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      Pain and disability in patients with osteoarthritis of hip or knee: the relationship with articular, kinesiological, and psychological characteristics.
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      The effects of a health educational and exercise program for older adults with osteoarthritis for the hip or knee.
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      • Leon de la Barra S.
      • et al.
      Manual therapy, exercise therapy, or both, in addition to usual care, for osteoarthritis of the hip or knee: a randomized controlled trial. 1: clinical effectiveness.
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      Does hydrotherapy improve strength and physical function in patients with osteoarthritis--a randomised controlled trial comparing a gym based and a hydrotherapy based strengthening programme.
      . Thus, it is difficult to determine if the difference in pain relieving effect reported in systematic reviews is due to different response to exercise therapy in patients with knee and hip OA, or if it is due to program variables. Also, there is a paucity of studies reporting results from patient education and exercise therapy in terms of quality of life (QOL) and objectively assessed function such as walking speed. Knowledge on the comparable treatment effects when knee and hip patients have participated in the same program and exercised together may help guide prioritization in the health care system.
      Good Life with osteoArthritis in Denmark (GLA:D®) is a patient education and supervised exercise therapy program for people with knee or hip OA launched in Denmark in 2013
      • Skou S.T.
      • Roos E.M.
      Good Life with osteoArthritis in Denmark (GLA:D): evidence-based education and supervised neuromuscular exercise delivered by certified physiotherapists nationwide.
      to facilitate implementation of the clinical guidelines for knee OA released in 2012
      . Both knee and hip OA patients participate in the same program and exercise together in groups. Patient- and clinician-reported outcomes are collected in a clinical registry. Participating in GLA:D® is associated with an on average 25% pain relief, a 10% faster walking speed, a decrease in days on sick leave compared to the year prior to participating in GLA:D® and 1/3 stopping with pharmacological pain relievers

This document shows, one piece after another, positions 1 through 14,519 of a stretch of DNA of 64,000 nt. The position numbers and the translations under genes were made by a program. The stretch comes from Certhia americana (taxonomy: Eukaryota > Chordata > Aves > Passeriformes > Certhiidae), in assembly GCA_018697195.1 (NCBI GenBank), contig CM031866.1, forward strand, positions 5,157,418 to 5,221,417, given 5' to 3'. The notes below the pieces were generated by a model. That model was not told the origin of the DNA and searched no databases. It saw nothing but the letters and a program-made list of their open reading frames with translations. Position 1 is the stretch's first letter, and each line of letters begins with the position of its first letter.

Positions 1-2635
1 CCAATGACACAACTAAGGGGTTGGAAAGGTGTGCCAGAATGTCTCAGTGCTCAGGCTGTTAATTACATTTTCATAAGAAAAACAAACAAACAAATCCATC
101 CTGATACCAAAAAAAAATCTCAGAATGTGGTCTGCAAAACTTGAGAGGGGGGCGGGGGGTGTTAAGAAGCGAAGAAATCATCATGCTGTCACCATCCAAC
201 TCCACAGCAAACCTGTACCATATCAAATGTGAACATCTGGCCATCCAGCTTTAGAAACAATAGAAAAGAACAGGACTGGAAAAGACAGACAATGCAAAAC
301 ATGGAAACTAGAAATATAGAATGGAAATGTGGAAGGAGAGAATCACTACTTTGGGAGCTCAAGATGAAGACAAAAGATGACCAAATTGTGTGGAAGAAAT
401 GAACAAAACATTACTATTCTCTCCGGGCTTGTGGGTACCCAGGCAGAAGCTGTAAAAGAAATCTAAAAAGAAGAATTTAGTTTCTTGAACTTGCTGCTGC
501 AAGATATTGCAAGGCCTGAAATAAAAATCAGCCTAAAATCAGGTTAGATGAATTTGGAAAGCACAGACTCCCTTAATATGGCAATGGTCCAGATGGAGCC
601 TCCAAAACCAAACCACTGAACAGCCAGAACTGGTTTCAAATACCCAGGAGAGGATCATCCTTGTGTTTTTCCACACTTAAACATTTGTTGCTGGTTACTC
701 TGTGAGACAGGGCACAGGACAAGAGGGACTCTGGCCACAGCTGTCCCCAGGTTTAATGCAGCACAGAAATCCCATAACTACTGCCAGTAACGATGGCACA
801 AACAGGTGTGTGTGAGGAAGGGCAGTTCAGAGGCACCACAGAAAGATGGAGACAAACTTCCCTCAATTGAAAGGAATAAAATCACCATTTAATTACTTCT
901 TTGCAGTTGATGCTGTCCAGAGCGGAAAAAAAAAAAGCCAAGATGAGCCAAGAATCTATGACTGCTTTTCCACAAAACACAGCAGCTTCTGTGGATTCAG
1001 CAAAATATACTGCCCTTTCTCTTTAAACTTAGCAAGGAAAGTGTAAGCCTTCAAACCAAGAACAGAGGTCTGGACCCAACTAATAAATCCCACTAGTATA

• Skou S.T.
      • Roos E.M.
      Good Life with osteoArthritis in Denmark (GLA:D): evidence-based education and supervised neuromuscular exercise delivered by certified physiotherapists nationwide.
      ,
      • Thorlund J.B.
      • Roos E.M.
      • Goro P.
      • Ljungcrantz E.G.
      • Gronne D.T.
      • Skou S.T.
      Patients use fewer analgesics following supervised exercise therapy and patient education: an observational study of 16 499 patients with knee or hip osteoarthritis.
      .
      The aim of the study was to compare clinical characteristics and change in outcomes after participating in GLA:D® in patients with symptomatic knee or hip OA as their primary complaint.

      Patients and methods

      Design

      This was a longitudinal, register-based study using data from the GLA:D®-registry in Denmark holding information on patients with pain and/or functional limitations associated with knee or hip OA participating in the GLA:D®-program. The study compared clinical characteristics and change in outcomes immediately following the intervention (∼3 months) and at 12 months. The GLA:D® intervention consists of 2–3 patient education sessions and 12 clinician-supervised exercise therapy sessions. The inclusion criteria for GLA:D® are ‘Joint problems from knee and/or hip that have resulted in contact with the health care system’. The exclusion criteria are: another reason than OA for the problems, for example, tumour; inflammatory joint disease, or sequelae after hip fracture; other symptoms that are more pronounced than the OA problems, for example, chronic, generalized pain, or fibromyalgia and unable to read and understand Danish'. The program was previously described in detail
      • Skou S.T.
      • Roos E.M.
      Good Life with osteoArthritis in Denmark (GLA:D): evidence-based education and supervised neuromuscular exercise delivered by certified physiotherapists nationwide.
      . This report conforms to the STROBE statement for reporting observational studies. According to the ethics committee of the North Denmark Region, ethics approval of GLA:D® was not needed. GLA:D® was approved by the Danish Data Protection Agency (SDU; 10.084). According to the Danish Data Protection Act patient consent was not required as personal data was processed exclusively for research and statistical purposes.

      Participants

      The current study included patients enrolled in the GLA:D®-program between February 2014, when the EuroQoL 5-Dimensions 5-Level (EQ-5D) questionnaire (EQ-5D) was added to the registry, and December 2018. Patients with symptoms from the knee or hip joint as primary complaint and available self-reported baseline data on the self-reported outcomes were included. Analysis of change in the 40 m Fast-paced Walk Test is based on clinician entered data and was included for those who underwent the test at the clinical baseline visit. 12-month follow-up data collected before the end of February 2020 i.e., 13 months after the last patient for this study was enrolled, were included.